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Mickey Mortimer wrote:
As an aside, I don't agree with Sereno's revision of Tetanurae's
definition, adding Carnotaurus. As I wrote previously-The addition of
Carnotaurus as an external specifier by Sereno (2005) seems
counter-productive. Tetanurae was designed as a stem away from
Ceratosaurus, and abelisaurids were not explicitly discussed (having been
named only a year prior). In fact, technically, Indosaurus and Indosuchus
were classified as tetanurines by Gauthier (1986), since he lists them as
carnosaurs. If abelisaurids are megalosauroids (as in Paul, 1988), it
shouldn't stop megalosauroids from being tetanurines.
I disagree. I think adding an abelisauroid as an external specifier is a
great idea. Sereno added _Carnotaurus_" to ensure the stability of the
taxonomic content of the Tetanurae". The revised definition succeeds on
this point, and is much better in this respect than having only
_Ceratosaurus_ as the external specifier.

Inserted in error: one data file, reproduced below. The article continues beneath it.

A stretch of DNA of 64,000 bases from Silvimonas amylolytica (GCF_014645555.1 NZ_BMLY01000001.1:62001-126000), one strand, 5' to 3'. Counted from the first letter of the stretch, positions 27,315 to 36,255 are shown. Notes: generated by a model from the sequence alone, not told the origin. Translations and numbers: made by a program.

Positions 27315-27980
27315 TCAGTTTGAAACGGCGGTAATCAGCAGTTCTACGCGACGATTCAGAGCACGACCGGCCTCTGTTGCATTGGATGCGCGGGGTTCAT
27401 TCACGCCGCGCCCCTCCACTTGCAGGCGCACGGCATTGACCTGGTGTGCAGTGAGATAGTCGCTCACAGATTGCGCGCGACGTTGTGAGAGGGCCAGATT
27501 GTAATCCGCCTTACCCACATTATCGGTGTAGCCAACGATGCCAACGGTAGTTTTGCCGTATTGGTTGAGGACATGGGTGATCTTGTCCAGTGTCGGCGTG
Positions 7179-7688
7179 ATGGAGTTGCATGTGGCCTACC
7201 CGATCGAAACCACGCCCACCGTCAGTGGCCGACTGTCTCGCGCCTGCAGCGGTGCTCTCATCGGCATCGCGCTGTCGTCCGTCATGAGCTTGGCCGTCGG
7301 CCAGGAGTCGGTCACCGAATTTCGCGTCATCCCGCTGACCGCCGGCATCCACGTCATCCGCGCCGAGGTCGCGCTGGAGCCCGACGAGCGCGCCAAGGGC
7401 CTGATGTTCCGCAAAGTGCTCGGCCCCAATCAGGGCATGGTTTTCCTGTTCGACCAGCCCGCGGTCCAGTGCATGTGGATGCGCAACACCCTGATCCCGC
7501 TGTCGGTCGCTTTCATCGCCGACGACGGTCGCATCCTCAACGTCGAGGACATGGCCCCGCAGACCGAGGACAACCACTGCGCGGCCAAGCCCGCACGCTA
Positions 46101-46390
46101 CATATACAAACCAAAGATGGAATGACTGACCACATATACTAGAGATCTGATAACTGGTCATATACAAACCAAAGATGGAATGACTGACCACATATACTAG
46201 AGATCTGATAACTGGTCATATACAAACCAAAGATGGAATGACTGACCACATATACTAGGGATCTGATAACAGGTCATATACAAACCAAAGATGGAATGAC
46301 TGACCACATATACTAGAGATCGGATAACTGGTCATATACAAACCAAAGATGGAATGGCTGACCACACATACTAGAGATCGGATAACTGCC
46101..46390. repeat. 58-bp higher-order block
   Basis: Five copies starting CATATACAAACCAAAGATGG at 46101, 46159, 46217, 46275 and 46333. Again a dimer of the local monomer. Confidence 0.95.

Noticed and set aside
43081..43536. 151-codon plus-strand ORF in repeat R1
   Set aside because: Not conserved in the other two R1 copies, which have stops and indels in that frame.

Although Gauthier (1986) was the guy who erected Tetanurae (and resurrected
Ceratosauria), abelisaurids (collectively or individually) had not yet been
exposed to a cladistic analysis. _Indosaurus_ and _Indosuchus_ might have
been classified as tetanurans by Gauthier, but he also treated
tyrannosaurids as carnosaurs. These were all a priori assumptions made by
Gauthier, and not actually tested.
Paul's (1988) classification of theropods was not cladistic. But if, for
example, a cladistic analysis does recover abelisauroids as the sister taxon
to carcharodontosaurids (as has come up), then Tetanurae would certainly
contract (and would probably be equivalent in content to Neotetanurae!). So
much for "taxonomic stability". But I would regard an
abelisaurid+carcharodontosaurid clade as a remote (but exciting)
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- Re: Tetanurae
- From: Michael Mortimer <email@example.com>